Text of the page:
Contrary to what many people believe, obtaining a pre-approval letter from a lending institution (typically known as getting pre-qualified for a mortgage) is the initial step in the mortgage process. Once you find that perfect dream home – unless you are paying cash for it, you will need to qualify for a loan in order to purchase the real estate. In other words – to obtain the home, you will need to execute this step anyway.
The real question, then, is when should you get pre-approved?
Our recommendation is that all home buyers get pre-approved prior to searching for homes – and especially before making any offers. The reasons are pretty straight-forward, yet they are often overlooked.
Pre-Qualified Home Buyers Influence Home Sellers
Firstly, understanding what loan amount you are approved for will help you focus your search efforts for that real estate that you would reasonably be able to afford (and be able to obtain a loan for). This often helps speed the process up when working with real estate agents (because they won’t send you homes outside of your price range) and also provides piece of mind as you, as you would have already run the determined your maximum monthly payment and affordability.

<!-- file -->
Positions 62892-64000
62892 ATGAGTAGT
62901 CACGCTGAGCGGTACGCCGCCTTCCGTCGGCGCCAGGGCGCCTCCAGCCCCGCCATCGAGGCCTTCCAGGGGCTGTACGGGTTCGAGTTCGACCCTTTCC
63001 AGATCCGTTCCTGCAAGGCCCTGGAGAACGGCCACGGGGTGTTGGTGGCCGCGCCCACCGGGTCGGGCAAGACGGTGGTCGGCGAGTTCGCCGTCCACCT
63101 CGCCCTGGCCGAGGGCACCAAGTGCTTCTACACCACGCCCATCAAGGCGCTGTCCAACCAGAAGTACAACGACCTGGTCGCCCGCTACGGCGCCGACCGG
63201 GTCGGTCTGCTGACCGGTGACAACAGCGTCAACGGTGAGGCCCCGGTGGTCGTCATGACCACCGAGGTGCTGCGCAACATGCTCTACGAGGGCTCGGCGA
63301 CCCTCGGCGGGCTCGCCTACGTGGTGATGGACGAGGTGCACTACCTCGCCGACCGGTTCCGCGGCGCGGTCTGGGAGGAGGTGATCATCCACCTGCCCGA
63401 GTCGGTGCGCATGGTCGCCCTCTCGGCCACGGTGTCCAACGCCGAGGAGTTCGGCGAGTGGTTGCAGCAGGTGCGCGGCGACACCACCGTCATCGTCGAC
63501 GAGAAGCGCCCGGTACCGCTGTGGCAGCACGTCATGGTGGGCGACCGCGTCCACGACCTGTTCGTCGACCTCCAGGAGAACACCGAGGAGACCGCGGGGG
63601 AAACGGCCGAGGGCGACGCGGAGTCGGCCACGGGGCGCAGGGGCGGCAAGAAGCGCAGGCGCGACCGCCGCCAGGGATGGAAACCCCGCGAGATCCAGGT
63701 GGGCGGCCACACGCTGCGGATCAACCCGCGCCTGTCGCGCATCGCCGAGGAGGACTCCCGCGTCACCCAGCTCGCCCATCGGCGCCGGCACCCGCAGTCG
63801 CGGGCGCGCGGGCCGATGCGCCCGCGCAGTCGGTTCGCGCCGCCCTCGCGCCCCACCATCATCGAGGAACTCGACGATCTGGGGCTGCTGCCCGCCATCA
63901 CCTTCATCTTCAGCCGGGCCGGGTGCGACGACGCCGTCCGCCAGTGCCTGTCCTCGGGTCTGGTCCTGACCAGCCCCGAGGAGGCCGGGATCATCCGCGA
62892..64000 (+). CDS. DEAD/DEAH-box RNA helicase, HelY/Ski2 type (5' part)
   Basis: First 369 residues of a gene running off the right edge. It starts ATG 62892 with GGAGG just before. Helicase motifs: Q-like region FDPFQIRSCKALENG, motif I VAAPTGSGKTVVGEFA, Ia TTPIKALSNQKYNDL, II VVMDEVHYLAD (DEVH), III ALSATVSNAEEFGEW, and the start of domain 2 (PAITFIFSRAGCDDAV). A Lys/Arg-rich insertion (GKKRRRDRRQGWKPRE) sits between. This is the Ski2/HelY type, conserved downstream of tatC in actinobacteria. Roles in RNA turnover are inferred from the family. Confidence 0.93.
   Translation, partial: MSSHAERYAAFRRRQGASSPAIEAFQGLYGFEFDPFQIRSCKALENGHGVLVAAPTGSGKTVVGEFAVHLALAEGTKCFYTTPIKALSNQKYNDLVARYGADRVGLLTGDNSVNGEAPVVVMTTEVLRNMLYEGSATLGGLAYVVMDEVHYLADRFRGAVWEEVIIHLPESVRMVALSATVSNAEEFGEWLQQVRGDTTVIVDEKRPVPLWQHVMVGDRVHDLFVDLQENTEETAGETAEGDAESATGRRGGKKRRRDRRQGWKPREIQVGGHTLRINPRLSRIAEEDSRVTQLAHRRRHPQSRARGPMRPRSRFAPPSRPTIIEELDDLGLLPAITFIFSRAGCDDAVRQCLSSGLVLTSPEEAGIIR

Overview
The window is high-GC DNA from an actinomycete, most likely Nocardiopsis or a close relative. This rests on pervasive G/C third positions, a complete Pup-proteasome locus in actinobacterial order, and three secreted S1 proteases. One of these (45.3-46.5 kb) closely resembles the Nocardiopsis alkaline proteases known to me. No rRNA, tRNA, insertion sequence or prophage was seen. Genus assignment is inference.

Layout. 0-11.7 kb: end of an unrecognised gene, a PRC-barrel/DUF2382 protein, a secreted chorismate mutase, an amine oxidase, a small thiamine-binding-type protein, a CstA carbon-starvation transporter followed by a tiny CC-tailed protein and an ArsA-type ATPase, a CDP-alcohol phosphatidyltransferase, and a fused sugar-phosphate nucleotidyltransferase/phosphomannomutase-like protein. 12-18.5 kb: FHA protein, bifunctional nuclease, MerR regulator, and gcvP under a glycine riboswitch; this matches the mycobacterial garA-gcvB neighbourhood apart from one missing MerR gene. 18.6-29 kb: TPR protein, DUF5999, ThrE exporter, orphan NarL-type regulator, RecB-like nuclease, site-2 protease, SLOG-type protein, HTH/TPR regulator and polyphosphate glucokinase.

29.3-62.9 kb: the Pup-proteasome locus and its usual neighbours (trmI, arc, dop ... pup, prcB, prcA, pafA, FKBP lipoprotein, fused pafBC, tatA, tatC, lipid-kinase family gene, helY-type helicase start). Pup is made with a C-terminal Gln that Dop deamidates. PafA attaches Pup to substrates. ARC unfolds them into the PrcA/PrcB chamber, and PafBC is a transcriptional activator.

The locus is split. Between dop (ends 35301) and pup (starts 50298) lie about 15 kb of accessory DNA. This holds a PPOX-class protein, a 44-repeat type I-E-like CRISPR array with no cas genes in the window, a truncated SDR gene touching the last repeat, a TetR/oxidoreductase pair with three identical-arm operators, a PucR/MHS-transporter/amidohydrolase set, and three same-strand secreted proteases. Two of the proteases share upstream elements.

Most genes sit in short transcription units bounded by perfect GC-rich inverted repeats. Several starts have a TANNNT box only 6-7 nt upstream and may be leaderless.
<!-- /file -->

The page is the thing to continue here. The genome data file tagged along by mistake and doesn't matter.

Second, and equally important, bids and offers that come from home buyers that are pre-approved typically get preferred over those that do not have one. The reason for this is because the seller and listing agent already know that the loan amount required and ability to make payments for a particular amount has already verified by a lending institution. For home buyers who do not have this, the seller would need to agree to sell them the home (and subsequently take it off the market) based on the assumption and faith that the buyer will be able to qualify for and obtain a loan. This scenario typically makes the seller uncomfortable.
In addition, prequalification criteria can fluctuate and vary based on difference characteristics of the deal – i.e. the type of home, the type of mortgage, the location, the presence of HOA fees, CDD fees, etc. These elements to the home buying process can further complicate matters, should the buyer not already be pre-approved for a home loan.
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